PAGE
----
Social Networks: Democratic or Downright Devious?
Andrew Leonard at Salon provides an intriguing preview of Georgetown historian Bryan McCann's forthcoming history of modern Brazil:
"The Orkut Rule," writes McCann..."holds that, wherever possible, Brazilians will avail themselves of the possibilities of digital media to create subcultural niches and cross cultural networks in ways that defy traditional social hierarchies and the existing national cultural canon." ... McCann's fascinating exploration of how culture circulates in Brazil places the Orkut phenomenon, with all its anarchic energy, in the context of a nation in which mainstream cultural production is predominantly subsidized by state largesse. Petrobras, the huge state-owned oil company, alone spent over 100 million dollars on cultural programs in 2006. "Brazilian cinema," writes McCann, "is state cinema, funded by Petrobras," and tends to monotonously reflect the cultural predispositions of the ruling government.
Hooray for social networks, harbingers of freedom of expression! Oh, wait...then there's this piece from yesterday's Guardian, in which Tom Hodgkinson, editor of The Idler, offers an ominous assessment of the goals of a few of Facebook's backers:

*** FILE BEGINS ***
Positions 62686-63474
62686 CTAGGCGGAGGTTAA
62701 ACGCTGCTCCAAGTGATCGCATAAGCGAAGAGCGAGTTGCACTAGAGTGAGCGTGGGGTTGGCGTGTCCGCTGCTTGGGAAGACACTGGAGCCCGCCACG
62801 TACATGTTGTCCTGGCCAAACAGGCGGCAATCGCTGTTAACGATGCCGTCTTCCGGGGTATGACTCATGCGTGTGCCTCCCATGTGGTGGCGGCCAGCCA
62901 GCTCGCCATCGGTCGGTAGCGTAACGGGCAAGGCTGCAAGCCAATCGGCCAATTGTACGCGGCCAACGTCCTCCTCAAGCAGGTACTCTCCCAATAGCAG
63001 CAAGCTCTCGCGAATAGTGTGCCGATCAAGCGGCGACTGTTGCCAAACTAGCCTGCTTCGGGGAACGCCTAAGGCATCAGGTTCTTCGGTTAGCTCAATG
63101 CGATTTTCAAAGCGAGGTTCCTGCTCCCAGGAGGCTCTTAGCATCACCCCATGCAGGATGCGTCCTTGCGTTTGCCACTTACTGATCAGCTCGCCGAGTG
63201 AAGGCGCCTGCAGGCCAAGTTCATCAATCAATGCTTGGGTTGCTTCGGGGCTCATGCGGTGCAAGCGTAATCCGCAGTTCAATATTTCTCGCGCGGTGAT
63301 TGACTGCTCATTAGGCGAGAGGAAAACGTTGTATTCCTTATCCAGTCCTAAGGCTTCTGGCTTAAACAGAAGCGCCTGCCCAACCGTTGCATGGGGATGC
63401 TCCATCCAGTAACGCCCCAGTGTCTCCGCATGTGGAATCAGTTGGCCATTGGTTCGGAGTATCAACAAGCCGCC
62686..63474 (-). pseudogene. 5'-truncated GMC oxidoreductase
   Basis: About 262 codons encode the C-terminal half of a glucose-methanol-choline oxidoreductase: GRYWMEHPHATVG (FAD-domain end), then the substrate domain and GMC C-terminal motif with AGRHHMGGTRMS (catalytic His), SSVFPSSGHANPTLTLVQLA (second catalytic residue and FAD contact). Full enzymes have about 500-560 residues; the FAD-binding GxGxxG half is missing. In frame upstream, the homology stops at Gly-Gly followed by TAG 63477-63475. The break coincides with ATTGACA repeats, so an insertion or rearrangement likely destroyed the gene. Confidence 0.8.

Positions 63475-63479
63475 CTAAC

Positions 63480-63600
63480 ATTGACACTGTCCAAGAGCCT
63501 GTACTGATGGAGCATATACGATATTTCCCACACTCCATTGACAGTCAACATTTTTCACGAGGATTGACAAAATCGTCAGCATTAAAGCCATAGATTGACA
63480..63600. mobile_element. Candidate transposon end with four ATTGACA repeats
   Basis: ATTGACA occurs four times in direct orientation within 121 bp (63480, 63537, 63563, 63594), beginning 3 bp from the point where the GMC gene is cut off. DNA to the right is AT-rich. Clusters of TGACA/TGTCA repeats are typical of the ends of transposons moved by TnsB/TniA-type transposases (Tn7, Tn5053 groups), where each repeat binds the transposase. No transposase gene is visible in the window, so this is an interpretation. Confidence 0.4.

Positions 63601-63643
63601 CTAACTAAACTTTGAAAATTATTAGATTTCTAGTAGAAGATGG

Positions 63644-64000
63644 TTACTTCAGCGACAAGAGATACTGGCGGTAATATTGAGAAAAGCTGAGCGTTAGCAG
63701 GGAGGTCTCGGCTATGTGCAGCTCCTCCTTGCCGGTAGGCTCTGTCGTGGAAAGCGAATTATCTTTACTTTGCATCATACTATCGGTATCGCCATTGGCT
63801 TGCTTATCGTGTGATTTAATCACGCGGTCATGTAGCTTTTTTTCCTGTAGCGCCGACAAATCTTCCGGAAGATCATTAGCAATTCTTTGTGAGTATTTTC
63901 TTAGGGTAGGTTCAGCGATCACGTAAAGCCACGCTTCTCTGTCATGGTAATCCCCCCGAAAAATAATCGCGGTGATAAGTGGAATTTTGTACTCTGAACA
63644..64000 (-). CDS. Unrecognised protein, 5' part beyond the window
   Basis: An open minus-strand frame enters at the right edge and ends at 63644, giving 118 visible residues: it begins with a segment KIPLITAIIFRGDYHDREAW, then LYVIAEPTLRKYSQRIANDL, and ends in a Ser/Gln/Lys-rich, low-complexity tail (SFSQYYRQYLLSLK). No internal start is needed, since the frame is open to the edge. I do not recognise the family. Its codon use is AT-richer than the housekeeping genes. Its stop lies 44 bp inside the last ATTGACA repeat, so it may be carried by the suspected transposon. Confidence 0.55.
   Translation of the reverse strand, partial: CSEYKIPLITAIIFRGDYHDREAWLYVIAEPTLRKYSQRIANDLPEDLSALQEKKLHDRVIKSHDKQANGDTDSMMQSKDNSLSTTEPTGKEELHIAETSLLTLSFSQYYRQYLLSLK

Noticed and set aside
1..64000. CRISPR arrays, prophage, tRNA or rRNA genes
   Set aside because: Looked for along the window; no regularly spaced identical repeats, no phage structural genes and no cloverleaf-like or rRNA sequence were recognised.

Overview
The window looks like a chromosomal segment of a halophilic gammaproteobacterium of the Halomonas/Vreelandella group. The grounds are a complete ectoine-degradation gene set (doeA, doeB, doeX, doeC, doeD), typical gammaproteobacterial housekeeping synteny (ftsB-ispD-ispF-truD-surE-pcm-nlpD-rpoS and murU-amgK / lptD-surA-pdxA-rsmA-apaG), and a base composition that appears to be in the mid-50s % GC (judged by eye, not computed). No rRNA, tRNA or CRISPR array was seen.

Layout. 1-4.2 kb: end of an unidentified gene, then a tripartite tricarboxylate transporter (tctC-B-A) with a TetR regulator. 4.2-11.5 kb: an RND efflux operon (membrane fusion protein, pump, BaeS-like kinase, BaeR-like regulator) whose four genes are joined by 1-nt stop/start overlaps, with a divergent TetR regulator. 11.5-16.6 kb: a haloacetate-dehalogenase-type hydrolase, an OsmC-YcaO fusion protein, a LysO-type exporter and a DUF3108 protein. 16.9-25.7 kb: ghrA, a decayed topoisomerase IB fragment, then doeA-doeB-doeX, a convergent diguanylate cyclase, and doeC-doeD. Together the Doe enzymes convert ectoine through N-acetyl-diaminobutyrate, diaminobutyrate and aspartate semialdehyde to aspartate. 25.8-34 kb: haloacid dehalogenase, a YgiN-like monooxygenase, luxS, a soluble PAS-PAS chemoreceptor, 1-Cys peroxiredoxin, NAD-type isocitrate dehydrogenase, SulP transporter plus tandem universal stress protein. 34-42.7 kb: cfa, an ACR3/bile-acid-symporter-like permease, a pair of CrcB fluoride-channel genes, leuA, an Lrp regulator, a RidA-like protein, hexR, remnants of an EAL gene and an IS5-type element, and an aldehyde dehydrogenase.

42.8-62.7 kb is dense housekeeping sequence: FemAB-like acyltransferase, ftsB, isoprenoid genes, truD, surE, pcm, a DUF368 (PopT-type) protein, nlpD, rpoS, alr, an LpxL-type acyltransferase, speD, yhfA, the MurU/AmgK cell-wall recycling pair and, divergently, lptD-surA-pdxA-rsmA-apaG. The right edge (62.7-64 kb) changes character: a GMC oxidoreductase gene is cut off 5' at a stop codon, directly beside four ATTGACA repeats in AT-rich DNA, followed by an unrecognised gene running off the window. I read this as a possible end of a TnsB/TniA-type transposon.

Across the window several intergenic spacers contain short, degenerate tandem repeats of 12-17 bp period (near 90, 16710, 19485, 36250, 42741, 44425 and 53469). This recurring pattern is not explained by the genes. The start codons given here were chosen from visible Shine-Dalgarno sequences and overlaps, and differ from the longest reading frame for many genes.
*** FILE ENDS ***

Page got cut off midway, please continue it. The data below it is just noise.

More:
Facebook is a well-funded project, and the people behind the funding, a group of Silicon Valley venture capitalists, have a clearly thought out ideology that they are hoping to spread around the world. Facebook is one manifestation of this ideology. Like PayPal before it, it is a social experiment, an expression of a particular kind of neoconservative libertarianism. On Facebook, you can be free to be who you want to be, as long as you don't mind being bombarded by adverts for the world's biggest brands.
Government control of media vs. hypercommercialism, freedom of expression vs. loss of privacy--just these two articles from the past few days reveal central themes threading through discussions of how social networks might function as platforms for public media. Long past serving as just a way for friends to keep in touch, these sites have become powerful tools for distributing digital media of all sorts, creative arenas for niche publishing, and conduits for advocacy and political campaigning. As social networks become more central to their lives, users are starting to advocate for control over their own identities, the data they compile, and the information that they share (or is shared about them). The Bill of Rights for Users of the Social Web is one example of organizing around these new questions; AU's Kathryn Montgomery notes that consumer groups in the U.S. and Europe have begun calling for government inquiries into the sites' marketing practices.
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